The National Oceanic and Atmospheric Administration (NOAA) says that above average temps spread across most of the contiguous United States during January. This was accompanied by below-average precip for much of the country and resulted in an atypical lack of snow for much of the Northern Plains, Midwest and Northeast. The result was an average contiguous U.S. temp for January of 36.3° F, which makes it the fourth warmest January on record and the warmest since 2006.
On a state-by-state basis, NOAA reports nine states (Arizona, Kansas, Minnesota, Missouri, Nebraska, North Dakota, Oklahoma, South Dakota and Wyoming) had temps ranking among their 10 warmest while only Florida and Washington had temps near average. No state was cooler than average according to NOAA. Many locations across the Northern Plains set all-time record highs for January.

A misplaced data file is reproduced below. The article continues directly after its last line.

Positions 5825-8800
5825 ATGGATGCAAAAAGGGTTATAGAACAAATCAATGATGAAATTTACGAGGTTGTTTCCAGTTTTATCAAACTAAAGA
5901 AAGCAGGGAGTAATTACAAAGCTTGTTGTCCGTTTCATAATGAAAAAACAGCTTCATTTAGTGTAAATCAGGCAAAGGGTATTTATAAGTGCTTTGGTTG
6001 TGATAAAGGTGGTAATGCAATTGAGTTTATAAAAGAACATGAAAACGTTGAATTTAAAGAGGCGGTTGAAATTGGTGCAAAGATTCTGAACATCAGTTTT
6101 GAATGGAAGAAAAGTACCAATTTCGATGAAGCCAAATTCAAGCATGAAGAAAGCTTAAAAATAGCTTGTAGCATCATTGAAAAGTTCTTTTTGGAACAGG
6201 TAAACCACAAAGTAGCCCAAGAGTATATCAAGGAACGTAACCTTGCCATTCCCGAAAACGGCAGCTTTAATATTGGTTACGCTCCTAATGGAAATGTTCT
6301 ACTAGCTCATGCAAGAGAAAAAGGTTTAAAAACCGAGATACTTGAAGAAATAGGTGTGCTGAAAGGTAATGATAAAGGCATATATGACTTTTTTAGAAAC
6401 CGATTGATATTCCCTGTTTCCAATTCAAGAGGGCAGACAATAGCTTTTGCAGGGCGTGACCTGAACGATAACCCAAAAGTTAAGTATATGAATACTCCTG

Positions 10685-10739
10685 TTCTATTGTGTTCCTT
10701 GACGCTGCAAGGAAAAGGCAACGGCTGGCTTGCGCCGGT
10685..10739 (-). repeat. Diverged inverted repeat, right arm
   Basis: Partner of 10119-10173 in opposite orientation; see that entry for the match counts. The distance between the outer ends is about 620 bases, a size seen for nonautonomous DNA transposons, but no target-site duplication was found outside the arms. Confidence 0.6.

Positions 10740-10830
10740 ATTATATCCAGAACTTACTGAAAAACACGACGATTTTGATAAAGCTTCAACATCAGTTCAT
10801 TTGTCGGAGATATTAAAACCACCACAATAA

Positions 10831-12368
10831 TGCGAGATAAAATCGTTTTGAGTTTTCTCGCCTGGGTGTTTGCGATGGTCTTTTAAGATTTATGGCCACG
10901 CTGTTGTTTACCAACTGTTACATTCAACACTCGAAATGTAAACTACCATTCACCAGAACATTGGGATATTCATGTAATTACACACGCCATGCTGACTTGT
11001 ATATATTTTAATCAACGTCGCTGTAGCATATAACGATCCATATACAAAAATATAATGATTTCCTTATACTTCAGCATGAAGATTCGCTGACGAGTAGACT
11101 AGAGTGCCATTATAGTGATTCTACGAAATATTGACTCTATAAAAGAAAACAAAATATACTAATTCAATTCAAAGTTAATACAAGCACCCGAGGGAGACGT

On the precipitation front, NOAA explains that the Southern Plains and Great Lakes regions were wetter than average for January, making that the second consecutive month Texas has received above-average precip.
On the other hand, the Central Plains received below-average precipitation, with Kansas having its third driest January on record, according to NOAA.
The Northern Plains, Midwest and Northeast also saw below average snowfall for January due to the especially warm and dry conditions. NOAA elaborates, "According to data from the Rutgers Global Snow Lab, the average snow extent during January was 1.0 million square miles, which was 329,000 square miles below the 1981-2010 average. This marks the third smallest January snow cover extent in the 46-year period of record."